The European Central Bank said the sovereign debt crisis has caused a “marked deterioration” in financial integration in the euro area and urged governments to strengthen policy frameworks.
“During 2011, the intensification of the sovereign bond crisis strongly affected the euro-area financial system” and “the integration of markets has deteriorated further,” the ECB said in its annual report on financial integration in Europe published in Frankfurt today. “The indicators of money-market integration presented in this report suggest that, at shorter maturities, the integration gains achieved in early 2011 were reversed.”
More than two years after the debt crisis erupted in Greece and spread to Ireland and Portugal, investors are questioning whether Spain can rein in its deficit, driving up the country’s borrowing costs. The ECB pumped more than 1 trillion euros ($1.3 trillion) into the euro-area banking system this year in an effort to get credit flowing again.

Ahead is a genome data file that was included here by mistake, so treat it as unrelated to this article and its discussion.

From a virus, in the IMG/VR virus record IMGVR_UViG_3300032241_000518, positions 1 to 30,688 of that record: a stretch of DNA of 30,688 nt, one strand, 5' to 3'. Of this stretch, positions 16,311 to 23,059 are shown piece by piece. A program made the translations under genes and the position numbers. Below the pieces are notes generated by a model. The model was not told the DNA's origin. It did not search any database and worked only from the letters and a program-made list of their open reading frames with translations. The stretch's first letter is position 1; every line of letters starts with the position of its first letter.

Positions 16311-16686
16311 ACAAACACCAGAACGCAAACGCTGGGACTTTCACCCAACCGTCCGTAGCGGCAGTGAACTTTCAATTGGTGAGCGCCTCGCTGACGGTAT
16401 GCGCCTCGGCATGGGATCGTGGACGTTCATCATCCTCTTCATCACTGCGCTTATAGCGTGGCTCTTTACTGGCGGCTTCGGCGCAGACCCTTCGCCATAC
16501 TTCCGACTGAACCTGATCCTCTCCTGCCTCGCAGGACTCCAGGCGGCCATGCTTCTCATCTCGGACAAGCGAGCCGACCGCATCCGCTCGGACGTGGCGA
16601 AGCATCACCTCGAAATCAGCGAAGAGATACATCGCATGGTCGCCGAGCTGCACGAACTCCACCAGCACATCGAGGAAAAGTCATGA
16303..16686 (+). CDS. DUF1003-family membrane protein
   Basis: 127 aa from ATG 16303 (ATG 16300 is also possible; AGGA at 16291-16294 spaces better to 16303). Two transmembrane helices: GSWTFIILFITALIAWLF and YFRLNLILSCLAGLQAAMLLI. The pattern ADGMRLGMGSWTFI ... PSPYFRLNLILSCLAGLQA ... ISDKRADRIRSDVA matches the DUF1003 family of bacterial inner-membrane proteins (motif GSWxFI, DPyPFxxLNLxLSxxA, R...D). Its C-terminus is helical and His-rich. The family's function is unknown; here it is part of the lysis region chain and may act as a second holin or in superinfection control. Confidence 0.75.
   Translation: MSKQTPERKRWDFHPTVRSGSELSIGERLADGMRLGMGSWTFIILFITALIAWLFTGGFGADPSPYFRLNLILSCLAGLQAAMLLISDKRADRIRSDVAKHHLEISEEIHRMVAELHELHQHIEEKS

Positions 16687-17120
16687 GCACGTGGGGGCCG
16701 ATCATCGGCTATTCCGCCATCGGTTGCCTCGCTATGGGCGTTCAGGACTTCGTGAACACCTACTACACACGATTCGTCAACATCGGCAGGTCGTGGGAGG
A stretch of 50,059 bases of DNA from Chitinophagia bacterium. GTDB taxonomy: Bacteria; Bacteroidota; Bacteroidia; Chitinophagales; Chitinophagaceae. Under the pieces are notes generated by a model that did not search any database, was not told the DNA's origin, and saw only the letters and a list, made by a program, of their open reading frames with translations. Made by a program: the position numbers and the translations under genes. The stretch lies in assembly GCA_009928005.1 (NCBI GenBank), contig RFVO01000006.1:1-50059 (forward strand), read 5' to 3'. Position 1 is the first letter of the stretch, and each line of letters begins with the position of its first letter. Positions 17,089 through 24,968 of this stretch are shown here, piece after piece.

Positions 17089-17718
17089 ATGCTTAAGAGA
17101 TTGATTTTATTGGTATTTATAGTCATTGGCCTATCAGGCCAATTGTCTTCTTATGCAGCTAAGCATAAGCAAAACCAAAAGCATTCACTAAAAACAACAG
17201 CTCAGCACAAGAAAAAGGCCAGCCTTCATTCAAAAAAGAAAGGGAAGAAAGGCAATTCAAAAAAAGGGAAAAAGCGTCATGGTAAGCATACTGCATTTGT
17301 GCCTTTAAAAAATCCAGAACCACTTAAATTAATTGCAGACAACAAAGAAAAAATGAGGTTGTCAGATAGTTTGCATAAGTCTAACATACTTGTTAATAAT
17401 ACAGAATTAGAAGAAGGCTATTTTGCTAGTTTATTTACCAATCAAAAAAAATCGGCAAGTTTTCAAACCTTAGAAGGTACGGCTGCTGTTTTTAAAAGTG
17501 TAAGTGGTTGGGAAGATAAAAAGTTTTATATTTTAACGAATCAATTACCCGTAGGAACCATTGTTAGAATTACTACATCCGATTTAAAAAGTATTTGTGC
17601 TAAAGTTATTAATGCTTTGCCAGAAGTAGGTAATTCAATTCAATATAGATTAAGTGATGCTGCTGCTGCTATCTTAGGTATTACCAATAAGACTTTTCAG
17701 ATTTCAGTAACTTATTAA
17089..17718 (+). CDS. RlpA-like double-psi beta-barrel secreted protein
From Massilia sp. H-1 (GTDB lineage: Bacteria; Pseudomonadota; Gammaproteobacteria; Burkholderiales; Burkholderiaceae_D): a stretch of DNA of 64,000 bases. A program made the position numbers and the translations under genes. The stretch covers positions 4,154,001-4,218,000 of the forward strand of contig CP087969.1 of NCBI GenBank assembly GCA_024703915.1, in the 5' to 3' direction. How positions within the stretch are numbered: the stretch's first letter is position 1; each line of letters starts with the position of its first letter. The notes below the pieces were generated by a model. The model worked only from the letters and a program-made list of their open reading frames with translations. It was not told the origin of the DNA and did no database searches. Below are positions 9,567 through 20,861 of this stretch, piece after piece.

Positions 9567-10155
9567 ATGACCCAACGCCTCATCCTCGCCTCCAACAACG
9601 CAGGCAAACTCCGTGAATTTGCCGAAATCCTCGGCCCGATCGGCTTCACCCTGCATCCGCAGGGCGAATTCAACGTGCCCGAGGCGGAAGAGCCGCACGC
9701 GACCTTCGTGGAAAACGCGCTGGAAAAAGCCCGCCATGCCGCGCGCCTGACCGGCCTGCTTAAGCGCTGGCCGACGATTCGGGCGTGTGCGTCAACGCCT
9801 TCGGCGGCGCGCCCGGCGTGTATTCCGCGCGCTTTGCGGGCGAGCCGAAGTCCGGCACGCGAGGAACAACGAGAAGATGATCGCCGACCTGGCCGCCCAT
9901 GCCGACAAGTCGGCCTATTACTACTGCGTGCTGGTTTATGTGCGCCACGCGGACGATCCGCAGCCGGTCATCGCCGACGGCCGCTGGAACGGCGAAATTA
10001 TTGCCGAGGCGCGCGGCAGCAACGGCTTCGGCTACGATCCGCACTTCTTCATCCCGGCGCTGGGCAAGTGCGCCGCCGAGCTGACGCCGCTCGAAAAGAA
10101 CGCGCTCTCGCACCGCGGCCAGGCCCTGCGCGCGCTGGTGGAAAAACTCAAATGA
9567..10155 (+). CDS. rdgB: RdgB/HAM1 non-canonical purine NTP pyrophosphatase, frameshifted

“After the turn of the year, and especially after the allotment of the second ECB three-year refinancing operation, the indicators of financial integration have shown signs of improvement,” the ECB said in today’s report. Still, “to preserve the sizeable benefits for the European citizen that have been made in the past 25 years, the enhancements of the Single Market Program and the strengthening of the euro-area policy frameworks should be brought forward,” it said.
The ECB said secured and unsecured money markets have become increasingly impaired, especially across borders. Corporate bond markets have also experienced “significant tensions in both the financial and non-financial sector,” it said.
“The impact of the sovereign crisis on cross-border integration seems to have been limited in equity markets, relative to bond markets,” the ECB said. “Cross-border holdings are not displaying significant discrimination with regard to the country of origin. Also national stock price indices seem to be reacting without an overwhelming country- specific influence.”
Indicators of euro-area banking market integration generally signalled a slower pace of deterioration during the financial crisis relative to other markets, it said. “However, more recently in both the retail and wholesale euro-area banking markets there is evidence suggesting a slow erosion of the earlier -- equally slow -- progress towards financial integration.”
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